As the U.S.-backed Iraqi government and its allied forces continue the offensive against the Islamic State of Iraq and the Levant-occupied city of Mosul, Iraq, thousands are being either killed or displaced monthly.
Mosul was overtaken in June 2014 by ISIL and, being the second-largest city in Iraq, was considered a significant victory for the group. During the two-plus years since the occupation began, the U.N. reports that there have been over 20,000 civilian deaths and more than double that number injured. Many of these deaths were due to the self-proclaimed Islamic State executing Mosul residents: men for refusing to join ISIL’s military forces or for being suspected of pro-government sentiments, and women—sometimes hundreds of them at once—for refusing to become their sex slaves.
Since the offensive into the city’s center started over two months ago, at least another 2,000 civilians have been killed either in executions or by the crossfire between both ISIL and U.S.-allied troops.
Mosul has also suffered serious damage to its infrastructure and historical sites under the occupation. Besides the buildings destroyed in the battle and some bridges destroyed by U.S.-allied forces in order to prevent ISIL troops from retreating into more densely populated parts of the city, many buildings with important governmental or historic functions (as well as the Mosul airport) have been intentionally destroyed by ISIL.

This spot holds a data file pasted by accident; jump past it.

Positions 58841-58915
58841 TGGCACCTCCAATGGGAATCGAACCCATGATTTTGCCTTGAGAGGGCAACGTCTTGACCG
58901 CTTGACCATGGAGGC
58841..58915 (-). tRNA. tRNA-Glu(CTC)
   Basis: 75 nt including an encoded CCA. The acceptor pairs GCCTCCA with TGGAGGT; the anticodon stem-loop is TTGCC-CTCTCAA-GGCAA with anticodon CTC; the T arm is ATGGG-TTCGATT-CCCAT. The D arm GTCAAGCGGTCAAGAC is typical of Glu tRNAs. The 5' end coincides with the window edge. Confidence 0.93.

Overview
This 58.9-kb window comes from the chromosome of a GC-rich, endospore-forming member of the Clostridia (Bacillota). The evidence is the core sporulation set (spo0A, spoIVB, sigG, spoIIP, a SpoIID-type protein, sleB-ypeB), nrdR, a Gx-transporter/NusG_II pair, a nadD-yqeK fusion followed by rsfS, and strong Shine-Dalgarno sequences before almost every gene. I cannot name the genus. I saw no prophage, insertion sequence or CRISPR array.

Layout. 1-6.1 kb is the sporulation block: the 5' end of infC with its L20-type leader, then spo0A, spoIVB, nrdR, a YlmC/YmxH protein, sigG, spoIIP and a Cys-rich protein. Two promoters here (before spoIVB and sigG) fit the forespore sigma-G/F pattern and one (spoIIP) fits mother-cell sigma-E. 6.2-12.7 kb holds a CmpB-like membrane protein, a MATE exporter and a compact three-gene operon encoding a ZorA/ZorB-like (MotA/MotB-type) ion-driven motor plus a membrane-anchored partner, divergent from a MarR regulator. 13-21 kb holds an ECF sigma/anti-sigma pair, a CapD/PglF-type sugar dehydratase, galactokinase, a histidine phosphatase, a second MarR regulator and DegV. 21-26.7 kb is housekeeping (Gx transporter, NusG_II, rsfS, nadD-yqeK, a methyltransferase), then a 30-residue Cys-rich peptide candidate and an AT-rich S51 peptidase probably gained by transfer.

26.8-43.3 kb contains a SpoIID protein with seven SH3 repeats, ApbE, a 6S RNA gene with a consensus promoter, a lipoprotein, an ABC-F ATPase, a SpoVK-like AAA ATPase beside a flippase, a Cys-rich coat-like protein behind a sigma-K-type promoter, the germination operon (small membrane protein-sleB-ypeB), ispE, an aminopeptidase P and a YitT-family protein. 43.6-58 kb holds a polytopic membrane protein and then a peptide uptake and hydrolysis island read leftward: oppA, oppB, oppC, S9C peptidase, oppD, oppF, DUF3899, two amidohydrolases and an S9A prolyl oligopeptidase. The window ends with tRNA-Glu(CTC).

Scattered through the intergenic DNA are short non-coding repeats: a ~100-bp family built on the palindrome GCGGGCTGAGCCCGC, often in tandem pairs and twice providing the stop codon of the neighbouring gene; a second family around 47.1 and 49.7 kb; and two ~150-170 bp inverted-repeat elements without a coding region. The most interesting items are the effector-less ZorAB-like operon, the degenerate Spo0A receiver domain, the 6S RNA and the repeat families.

Many Mosul residents trapped inside the city are going without food, heat and other vital resources, and due to the winter months, temperatures regularly drop below freezing. It has also been reported that because of a damaged water pipe in the city, clean drinking water has been cut off to nearly one million people, almost half of them children. Further, because of the proximity of the fighting many aid-groups refuse to come into Mosul to assist those in need.
To add to the already 3.3 million Iraqis displaced in 2016 alone, approximately 95,000 have had to flee their homes since the siege began three months ago in October. United Nations Refugee Agency spokesperson William Spindler has said that “there are real fears that the offensive to retake Mosul could produce a humanitarian catastrophe resulting in one of the largest man-made displacement crises in recent years.”
While the U.N. currently has plans to finish 11 camps (housing up to 120,000 people) for those displaced from Mosul and other nearby battle-torn towns in the Nineveh region, there are still approximately 1.5 million residents trapped in the city. With almost 100,000 already displaced and the fighting projected to last for at least another two months, these camps may not be enough for the nearly 700,000 people projected by the U.N. to need shelter. Although the U.S.-allied troops are projected to eventually fully liberate the city, due to the widespread damage to the city’s infrastructure, an ongoing humanitarian crisis will continue even if allied troops do emerge victorious in the coming months.